Ellen is a pearl of great price

The human disease at its almost acceptable;

When you look into Ellen’s eyes

You are in the grip of Maine’s warrior coast –

Dare I say tenacious as a lobster?

Of course I wouldn’t want her any other way

I wouldn’t care for roast Ellen

No, not even with French fries and flambé –

Maine lobster we will discuss in our next incarnation.

No Homeland 

Being a shelterless wanderer

With no country clamouring for my bones,

I must build a different homeland

Rising step by step out of fantasy.

I have crossed the Nile

Knowing nothing of flow or timelessness –

I am approaching Giza –

The Egyptian night is bright as video

In an ancient setting –

Here high drama has been played for centuries

And casts long shadows,

O Sphinx!

Out of your accumulated memories

And buried wisdom:

Give me the strength to raise

Pyramid dreams.


I’m an old man.

Headed for the dustbin –

You might call it a trashcan –

I’m a lemon squeezed dry

And the juice hasn’t been to everyone’s taste

Juice? No, not that kind

The grapes soured long ago

Attic wit?

Hit by the salt

Geriatric hardening of the arteries.


“Prepare to meet thy doom, the end is nigh!”

The Pale Horse’s laughter ripples in the resilient hills,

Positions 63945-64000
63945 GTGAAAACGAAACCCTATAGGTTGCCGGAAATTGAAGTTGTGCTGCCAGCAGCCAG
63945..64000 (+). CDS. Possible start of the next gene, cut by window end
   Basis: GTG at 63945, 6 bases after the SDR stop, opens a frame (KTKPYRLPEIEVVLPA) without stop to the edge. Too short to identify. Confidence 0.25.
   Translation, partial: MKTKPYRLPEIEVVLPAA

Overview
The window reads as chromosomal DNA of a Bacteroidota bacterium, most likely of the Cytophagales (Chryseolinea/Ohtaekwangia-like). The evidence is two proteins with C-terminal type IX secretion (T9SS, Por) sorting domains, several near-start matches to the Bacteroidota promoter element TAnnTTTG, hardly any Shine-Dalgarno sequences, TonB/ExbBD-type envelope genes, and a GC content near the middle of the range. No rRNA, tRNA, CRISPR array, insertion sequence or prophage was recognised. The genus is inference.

Is given back, it is still the music of this world.

Prancing, fear is trampled underfoot.

           Fear is a fatso –

Overweight for your long journey,

The soul’s flight.

I Did Not Love Her  

I did not love the Russian girl

Our guide in Leningrad;

I suppose I did not even like her –

She was too much the Soviet war heroine

With bulging biceps and jutting jaw –

Until she showed us over a church

And pointing to walls studded with bunks, said:

“In Russia we put our churches to good use,

We sleep homeless people in them.”

        Then I felt the hot desert wind in frozen Leningrad.

I loved her.

         Nor did I love the English girl

She was so much the bouncing Anglo-Saxon hockey woman –

I did not even like her.

Until she appeared to suffer a sea-change

As we were picking our way along a Bombay pavement

And she looked at the homeless street sleepers

Then delicately side-stepped, and said,

“I don’t like disturbing people in their bedrooms”

          Again I felt the hot desert wind –

This time in Island Bombay.

          I loved her.  

Fifteen Years is a Long Lifetime